To all you horror fans out there who were salivating at the thought that I was going to write on a mistress of horror, I am sorry to disappoint you. The Empress of Gore I am speaking of is the old Empress Theatre that was formerly located at Hastings and Gore Streets.
In 1929, the British Guild Players produced its first show. The leaders of the company - a husband and wife team of David Clyde and Dorothy Hammerton (better known as Fay Holden) - received congratulations telegrams from people such as Laurel and Hardy and J.M. Barrie who were key figures of the era.
The British Guild Players was Vancouver's leading professional theatre company before World War II and the two leaders were accomplished before arriving in our city. Both David and Fay had enjoyed successful stage careers in Scotland, England, Boston and New York in the 1920s.
In 1929 the two formed a partnership with playwright and actor, Norman Cannon. They moved to Vancouver, bought and refurbished the Empress Theatre, which had the largest stage west of Chicago.
The productions at the Empress Theatre were usually frothy comedies but that is what appealed to Vancouverites hoping for a bit of escape from the harshness of the Depression.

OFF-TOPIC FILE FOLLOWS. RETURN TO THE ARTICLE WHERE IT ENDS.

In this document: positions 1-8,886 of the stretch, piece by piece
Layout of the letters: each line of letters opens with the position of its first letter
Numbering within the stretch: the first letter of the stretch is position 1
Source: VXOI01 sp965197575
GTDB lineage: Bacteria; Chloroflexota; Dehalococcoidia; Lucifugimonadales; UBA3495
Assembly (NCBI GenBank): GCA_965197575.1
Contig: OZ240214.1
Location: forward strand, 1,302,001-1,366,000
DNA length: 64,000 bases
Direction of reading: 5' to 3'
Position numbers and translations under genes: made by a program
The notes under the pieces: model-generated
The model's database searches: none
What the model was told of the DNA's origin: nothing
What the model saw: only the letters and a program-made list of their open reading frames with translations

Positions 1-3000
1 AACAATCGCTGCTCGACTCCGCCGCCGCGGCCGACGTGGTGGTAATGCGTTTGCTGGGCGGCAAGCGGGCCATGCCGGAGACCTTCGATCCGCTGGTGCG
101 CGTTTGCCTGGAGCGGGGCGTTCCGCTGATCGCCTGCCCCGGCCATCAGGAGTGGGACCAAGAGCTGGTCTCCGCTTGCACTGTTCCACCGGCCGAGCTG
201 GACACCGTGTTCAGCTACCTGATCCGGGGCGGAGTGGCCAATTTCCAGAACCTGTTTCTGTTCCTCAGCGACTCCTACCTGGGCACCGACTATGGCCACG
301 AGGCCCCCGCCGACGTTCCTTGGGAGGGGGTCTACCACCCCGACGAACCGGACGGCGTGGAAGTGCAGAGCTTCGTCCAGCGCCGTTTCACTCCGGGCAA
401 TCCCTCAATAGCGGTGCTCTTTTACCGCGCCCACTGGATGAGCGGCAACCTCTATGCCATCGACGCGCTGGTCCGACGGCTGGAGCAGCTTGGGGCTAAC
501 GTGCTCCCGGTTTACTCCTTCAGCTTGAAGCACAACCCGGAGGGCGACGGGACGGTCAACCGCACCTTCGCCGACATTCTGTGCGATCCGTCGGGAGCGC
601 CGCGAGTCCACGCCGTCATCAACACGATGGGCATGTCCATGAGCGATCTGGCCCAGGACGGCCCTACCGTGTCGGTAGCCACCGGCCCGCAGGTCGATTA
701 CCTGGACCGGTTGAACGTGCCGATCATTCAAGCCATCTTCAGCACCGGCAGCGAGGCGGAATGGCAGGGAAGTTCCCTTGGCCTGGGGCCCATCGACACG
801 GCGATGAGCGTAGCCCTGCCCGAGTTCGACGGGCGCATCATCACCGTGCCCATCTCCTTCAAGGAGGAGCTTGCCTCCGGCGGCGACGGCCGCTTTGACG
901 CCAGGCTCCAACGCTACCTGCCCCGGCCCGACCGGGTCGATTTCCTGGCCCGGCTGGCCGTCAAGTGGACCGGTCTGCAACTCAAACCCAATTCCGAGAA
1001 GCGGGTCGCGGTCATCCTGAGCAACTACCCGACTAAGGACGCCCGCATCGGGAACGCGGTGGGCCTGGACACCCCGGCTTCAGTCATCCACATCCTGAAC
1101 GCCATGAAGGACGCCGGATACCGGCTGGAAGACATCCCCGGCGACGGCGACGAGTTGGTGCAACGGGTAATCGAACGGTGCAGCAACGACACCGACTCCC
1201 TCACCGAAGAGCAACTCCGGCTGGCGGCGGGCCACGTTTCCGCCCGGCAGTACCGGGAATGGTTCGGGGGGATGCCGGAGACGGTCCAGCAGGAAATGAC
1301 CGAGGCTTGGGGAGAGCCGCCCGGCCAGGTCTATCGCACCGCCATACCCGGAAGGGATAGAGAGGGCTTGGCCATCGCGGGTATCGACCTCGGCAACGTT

It should also be noted that the Empress Theatre was a significant employer in Vancouver. According to a 1933 Vancouver Sun article, between the electricians, stage hands, actors and designers the weekly payroll for the theatre was $1,500.
There was more to the couple than just their theatrical success though. Fay Holden and David Clyde helped establish Vancouver's early reputation as Hollywood North. They worked regularly in the local film industry and Hollywood itself from the mid-1930s on. In 1938, the Clyde's moved to Hollywood since their film careers had become more demanding and the Empress Theatre was torn down in 1940. (You may remember from an earlier post that workmen tearing down the theatre found a tiny powder puff with the words Pavlova stitched on it. Anna Pavlova had danced at the theatre in 1910.)
But that isn't the end of the story. There is a house at the corner of Ontario Street and East 51st, an older home built in 1928. One day the new owners decided to do some remodelling in the basement. When they looked behind the walls, the homeowners found fifty hand painted theatre posters that featured the British Guild Players. Dorothy Hammerton Clyde had bought the house in 1930.
And the Clyde legacy continues today. Across from the house they once owned is the Langara College and that institution offers Studio 58, one of Canada's leading theatre and film acting and production programs.
Thanks go to the book, The Chuck Davis History of Metropolitan Vancouver, and to the blog Every House Has a Story for the above information.
I hope you find the beauty around you.